Figure 11: Windows Area vs. Maximum of Total Energy Demand: A plot Showing Pareto Set Including Level New
Generated Solution Using Pareto Levels 1–3 Set in Red
Source: Generated by the Khodadadi
My thanks to Professor Peter von Buelow at the University of Michigan for all his support and,
also, for providing the opportunity to utilize ParaGen tool to accomplish this study.
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Anahita Khodadadi: Doctoral Candidate, Taubman College of Architecture and Urban Planning,
University of Michigan, Ann Arbor, Michigan, USA
... In the next step of the design procedure, the parametric model of the apartment complex is defined. Then, the database is set, separate models for structural and thermal simulations are created, and the GA-based breeding code is scripted [23,24]. Details of inputs for structural and thermal analyses are provided in Table 3. ...
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This article presents a generative design exploration methodology utilized to assist designers in problem structuring and decision-making in a multi-disciplinary setting. This novel design exploration methodology is based on the hybridization of a genetic algorithm (GA) and the Theory of Innovative Problem Solving (TRIZ). This methodology allows investigation of unexpected solutions, application of innovative ideas for resolving contradictory design objectives, and continuous interaction between designers and the search engine. In this study, the design case of a mid-rise apartment complex is used to examine the capacity of the proposed multi-agent design exploration method. Accordingly, both quality and numeric performance-based values of the design alternatives, including the visual appearance of the complex and apartments’ shadows over one another, structural and energy efficiency, and life-cycle impact of the building’s structural system, are investigated to demonstrate the usability and benefits of the developed method.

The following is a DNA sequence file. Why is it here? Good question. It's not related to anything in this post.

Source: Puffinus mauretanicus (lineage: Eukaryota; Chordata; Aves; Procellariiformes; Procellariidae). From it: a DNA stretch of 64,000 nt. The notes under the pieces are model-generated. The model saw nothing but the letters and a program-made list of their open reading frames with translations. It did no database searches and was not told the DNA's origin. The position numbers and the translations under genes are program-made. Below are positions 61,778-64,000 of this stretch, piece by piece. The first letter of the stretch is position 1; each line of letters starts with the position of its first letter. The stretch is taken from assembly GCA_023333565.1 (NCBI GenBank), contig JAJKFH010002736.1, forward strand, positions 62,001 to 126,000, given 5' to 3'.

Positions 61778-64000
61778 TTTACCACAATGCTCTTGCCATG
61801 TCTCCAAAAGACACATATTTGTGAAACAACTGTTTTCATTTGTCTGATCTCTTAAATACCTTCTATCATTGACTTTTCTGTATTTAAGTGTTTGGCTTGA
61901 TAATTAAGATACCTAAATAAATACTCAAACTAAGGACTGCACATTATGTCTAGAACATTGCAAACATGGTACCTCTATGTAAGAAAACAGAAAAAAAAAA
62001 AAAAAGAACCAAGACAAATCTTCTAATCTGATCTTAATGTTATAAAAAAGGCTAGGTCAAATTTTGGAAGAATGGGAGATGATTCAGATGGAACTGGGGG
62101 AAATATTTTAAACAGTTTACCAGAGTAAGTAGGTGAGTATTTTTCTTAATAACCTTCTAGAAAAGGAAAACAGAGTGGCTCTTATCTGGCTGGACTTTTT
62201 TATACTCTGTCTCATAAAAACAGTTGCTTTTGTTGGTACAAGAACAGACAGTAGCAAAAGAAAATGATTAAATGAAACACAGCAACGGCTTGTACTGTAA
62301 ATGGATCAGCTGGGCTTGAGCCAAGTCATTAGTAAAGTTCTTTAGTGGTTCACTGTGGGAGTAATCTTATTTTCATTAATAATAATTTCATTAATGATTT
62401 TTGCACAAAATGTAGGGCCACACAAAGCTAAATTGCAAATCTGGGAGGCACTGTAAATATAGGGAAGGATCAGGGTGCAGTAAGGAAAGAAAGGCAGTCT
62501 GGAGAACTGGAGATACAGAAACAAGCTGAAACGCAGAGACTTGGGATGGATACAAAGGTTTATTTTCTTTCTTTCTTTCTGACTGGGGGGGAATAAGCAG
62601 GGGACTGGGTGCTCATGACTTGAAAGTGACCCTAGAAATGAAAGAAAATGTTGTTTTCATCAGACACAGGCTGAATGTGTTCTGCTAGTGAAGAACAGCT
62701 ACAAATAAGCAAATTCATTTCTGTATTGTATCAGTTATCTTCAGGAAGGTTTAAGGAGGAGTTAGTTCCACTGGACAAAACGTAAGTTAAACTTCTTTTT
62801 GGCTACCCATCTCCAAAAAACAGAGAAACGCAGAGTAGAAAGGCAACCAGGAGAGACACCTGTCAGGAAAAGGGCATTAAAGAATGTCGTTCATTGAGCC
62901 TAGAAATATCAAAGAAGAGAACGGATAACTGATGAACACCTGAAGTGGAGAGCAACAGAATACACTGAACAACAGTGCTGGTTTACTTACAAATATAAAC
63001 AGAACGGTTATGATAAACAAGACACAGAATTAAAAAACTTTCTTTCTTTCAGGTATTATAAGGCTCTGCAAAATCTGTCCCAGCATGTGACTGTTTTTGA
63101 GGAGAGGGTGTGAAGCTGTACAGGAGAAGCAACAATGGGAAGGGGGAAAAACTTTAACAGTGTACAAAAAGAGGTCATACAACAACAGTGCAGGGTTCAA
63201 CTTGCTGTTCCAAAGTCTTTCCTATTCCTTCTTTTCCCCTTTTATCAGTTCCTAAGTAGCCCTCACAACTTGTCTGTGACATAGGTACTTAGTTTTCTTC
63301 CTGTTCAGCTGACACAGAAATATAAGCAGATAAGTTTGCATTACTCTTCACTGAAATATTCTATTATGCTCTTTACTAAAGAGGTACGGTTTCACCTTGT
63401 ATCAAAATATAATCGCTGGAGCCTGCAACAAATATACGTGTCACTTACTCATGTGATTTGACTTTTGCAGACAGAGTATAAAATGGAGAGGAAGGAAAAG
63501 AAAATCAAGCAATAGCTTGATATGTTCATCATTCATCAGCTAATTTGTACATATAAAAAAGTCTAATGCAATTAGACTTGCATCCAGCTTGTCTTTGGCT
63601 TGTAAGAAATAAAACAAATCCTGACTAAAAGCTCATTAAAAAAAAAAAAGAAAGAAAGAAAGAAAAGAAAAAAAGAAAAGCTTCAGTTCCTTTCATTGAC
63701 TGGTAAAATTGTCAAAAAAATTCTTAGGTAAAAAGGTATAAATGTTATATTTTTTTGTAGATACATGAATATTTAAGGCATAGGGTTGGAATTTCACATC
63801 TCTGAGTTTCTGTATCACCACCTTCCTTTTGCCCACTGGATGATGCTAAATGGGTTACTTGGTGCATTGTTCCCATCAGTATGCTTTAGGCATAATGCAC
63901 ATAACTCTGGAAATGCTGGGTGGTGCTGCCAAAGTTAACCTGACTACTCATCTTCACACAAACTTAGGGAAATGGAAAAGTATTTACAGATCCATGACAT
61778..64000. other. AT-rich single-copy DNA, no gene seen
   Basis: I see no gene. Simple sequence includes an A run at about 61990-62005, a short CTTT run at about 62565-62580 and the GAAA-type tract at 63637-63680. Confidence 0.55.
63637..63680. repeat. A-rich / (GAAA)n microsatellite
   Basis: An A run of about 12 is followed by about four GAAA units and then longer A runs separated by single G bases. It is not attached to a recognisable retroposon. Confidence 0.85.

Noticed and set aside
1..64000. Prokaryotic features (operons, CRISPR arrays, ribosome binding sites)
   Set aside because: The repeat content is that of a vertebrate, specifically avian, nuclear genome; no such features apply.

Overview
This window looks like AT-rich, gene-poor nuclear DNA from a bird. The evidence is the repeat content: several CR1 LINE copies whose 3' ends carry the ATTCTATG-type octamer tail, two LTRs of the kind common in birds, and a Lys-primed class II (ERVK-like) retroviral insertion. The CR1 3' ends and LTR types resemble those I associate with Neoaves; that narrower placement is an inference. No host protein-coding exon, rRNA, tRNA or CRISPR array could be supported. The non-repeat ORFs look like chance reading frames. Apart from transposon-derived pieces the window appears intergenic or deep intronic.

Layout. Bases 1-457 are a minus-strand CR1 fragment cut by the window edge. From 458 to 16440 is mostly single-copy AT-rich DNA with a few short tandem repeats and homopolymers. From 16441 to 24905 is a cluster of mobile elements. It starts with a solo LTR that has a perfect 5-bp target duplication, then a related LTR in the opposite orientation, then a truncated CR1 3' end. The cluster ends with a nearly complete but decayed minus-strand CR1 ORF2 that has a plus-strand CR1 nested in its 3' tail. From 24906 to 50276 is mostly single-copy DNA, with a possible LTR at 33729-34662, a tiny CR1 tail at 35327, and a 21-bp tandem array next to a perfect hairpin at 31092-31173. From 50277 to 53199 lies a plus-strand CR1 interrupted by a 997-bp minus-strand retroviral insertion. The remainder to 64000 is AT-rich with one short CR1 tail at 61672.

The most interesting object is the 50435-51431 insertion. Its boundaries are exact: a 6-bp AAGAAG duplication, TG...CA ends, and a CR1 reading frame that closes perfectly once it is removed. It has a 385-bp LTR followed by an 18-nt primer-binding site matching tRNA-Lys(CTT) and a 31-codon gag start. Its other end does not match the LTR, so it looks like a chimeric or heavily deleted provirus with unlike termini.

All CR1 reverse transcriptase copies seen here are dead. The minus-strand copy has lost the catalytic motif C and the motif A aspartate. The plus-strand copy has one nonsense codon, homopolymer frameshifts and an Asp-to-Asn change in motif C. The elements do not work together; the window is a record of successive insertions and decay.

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This paper presents a computational design exploration method called GA+TRIZ, which aids designers in defining the design problem clearly, making a parametric model where pertinent variables are included, obtaining a series of suitable solutions, and resolving existing conflicts among design objectives. The goal is to include the designer's qualitative and performance-based quantitative design goals in the design process, while promoting innovative ideas for resolving contradictory design objectives. The method employed is a Genetic Algorithm (GA), earlier implemented in an automated design exploration process called ParaGen, in combination with the Theory of Inventive Problem Solving (TRIZ), a novel methodology to assist architects and structural engineers in the conceptual phase of design. The GA+TRIZ method promotes automated design exploration, investigation of unexpected solutions, and continuous interaction with the computational generating system. Finally, this paper presents two examples that illustrate how the GA+TRIZ method assists designers in problem structuring, design exploration, and decision-making.